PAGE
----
Olympic Games: Aussies invest to fight drugs

OLYMPIC organisers in Sydney will receive about pounds 1.2m from the Australian government to fight drugs at the 2000 Games.

The majority of the funds will be used to strengthen the Australian sports drug testing laboratory's ability to detect the use of banned substances at the Olympics, the Australian sports minister, Andrew Thomson, announced yesterday. The Australian Sports Drug Agency will receive about pounds 315,000 in 1998-99 for additional drug testing and education.

"Later this year, I will announce further details of a comprehensive anti-doping strategy for a drug-free Sydney Games," Thomson said.

A cornerstone of that strategy will be the Olympic Games drug research programme to improve the laboratory's ability to detect substances banned by the International Olympic Committee. The IOC is hoping to have adequate procedures in place by the Games to test for substances, which can only be detected by blood testing at present.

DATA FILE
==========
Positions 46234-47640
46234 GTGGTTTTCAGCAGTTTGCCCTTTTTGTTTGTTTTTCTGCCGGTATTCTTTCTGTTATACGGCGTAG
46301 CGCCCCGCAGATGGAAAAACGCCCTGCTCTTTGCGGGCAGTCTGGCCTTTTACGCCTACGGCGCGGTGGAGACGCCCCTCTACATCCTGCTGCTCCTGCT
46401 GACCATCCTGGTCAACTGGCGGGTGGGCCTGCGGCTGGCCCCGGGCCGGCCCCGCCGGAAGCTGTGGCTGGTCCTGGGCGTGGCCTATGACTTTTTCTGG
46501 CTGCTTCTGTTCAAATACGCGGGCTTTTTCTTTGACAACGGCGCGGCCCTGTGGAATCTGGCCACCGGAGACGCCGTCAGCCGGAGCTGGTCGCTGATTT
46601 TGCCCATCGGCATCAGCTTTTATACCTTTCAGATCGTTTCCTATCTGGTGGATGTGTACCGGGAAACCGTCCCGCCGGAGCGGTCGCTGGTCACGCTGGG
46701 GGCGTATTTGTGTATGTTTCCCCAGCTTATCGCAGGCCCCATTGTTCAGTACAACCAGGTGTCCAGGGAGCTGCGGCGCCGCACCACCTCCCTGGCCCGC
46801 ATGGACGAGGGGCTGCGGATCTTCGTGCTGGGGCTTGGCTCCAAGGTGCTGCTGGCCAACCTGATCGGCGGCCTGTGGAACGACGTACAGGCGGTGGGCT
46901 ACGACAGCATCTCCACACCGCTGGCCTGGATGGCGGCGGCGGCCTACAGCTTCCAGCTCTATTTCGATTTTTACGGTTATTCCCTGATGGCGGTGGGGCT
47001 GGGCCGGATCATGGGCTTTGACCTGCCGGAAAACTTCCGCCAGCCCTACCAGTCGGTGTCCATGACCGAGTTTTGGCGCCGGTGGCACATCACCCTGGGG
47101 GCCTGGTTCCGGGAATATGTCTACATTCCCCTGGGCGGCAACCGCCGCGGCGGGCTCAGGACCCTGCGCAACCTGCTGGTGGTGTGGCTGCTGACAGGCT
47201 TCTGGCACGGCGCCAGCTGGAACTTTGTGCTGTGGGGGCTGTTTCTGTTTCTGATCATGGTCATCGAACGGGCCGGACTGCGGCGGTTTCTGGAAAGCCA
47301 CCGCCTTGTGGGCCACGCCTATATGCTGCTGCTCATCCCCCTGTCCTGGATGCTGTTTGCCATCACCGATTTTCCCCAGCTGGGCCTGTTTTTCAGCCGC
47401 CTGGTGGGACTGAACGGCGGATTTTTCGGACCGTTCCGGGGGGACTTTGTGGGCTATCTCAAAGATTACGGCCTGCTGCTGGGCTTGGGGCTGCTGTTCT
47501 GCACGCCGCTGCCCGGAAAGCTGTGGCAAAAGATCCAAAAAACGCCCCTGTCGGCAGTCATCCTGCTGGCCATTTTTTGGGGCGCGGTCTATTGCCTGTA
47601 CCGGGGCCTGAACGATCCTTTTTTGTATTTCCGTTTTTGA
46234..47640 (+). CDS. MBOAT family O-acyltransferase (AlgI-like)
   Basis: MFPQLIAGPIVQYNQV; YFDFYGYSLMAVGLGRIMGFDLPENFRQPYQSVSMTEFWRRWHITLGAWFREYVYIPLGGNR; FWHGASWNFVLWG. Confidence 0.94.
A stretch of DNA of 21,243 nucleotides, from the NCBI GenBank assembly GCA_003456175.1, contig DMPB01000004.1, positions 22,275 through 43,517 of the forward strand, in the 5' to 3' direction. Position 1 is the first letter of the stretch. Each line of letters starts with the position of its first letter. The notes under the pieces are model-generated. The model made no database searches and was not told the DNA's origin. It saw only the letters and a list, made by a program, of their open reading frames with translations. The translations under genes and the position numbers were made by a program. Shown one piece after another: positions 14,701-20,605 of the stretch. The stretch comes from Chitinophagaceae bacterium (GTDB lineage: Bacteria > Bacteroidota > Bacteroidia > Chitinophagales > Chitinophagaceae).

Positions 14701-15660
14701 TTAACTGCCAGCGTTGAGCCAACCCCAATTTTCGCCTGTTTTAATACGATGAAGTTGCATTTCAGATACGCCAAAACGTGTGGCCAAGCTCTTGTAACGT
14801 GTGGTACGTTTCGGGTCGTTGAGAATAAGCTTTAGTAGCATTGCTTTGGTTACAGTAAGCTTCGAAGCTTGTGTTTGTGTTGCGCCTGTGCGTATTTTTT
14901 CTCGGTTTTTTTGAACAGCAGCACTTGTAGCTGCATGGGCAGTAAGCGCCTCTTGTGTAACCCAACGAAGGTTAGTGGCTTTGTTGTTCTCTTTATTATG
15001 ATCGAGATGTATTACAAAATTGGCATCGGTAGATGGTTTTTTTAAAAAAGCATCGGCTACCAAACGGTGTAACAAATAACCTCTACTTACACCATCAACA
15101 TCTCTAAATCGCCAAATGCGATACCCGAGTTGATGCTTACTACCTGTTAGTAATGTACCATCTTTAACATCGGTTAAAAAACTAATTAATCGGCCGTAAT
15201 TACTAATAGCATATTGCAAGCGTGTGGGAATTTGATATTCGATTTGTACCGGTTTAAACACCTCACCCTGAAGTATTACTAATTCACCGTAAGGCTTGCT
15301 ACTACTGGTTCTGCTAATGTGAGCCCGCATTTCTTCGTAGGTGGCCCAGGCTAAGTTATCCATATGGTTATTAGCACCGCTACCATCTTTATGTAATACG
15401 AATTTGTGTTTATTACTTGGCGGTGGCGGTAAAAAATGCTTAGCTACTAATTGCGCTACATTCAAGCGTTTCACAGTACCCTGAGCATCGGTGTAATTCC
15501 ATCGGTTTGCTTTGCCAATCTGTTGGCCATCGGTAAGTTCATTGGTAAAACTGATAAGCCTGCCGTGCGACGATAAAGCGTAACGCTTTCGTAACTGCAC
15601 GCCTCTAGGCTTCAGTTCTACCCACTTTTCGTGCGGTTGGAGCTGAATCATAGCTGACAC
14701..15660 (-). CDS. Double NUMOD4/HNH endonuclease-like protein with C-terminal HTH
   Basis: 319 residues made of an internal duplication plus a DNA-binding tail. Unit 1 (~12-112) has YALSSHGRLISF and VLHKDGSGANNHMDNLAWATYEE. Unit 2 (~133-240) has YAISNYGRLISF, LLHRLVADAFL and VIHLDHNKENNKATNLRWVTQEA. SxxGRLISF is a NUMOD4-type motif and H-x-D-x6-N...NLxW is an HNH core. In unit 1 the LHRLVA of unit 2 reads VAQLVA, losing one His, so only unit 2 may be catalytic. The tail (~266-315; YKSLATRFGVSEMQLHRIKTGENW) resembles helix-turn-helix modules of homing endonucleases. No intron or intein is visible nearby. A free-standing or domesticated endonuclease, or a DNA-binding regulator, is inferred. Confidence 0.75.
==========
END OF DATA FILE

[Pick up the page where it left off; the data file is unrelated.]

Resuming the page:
The grant, over a three-year period, was part of a pounds 13m provisional allocation to Olympic organisers made in yesterday's federal budget. Thomson said the funding would depend on the ability of the national and New South Wales state government. The governments have been embroiled in a deepening rift over funding, with Thomson refusing to deal with the state Olympics minister, Michael Knight.

The Government announced it would make the provisional allocation between 1998-1999 and 2000-2001 to enable the Sydney Organising Committee for the Olympic Games to purchase services for the Games. So far the national government has committed or spent pounds 155m on the Games. According to the budget, it would spend a further pounds 2.4m on the staging of the actual games.

The government also announced a plan to raise a further pounds 30m over four years to meet the costs of the games.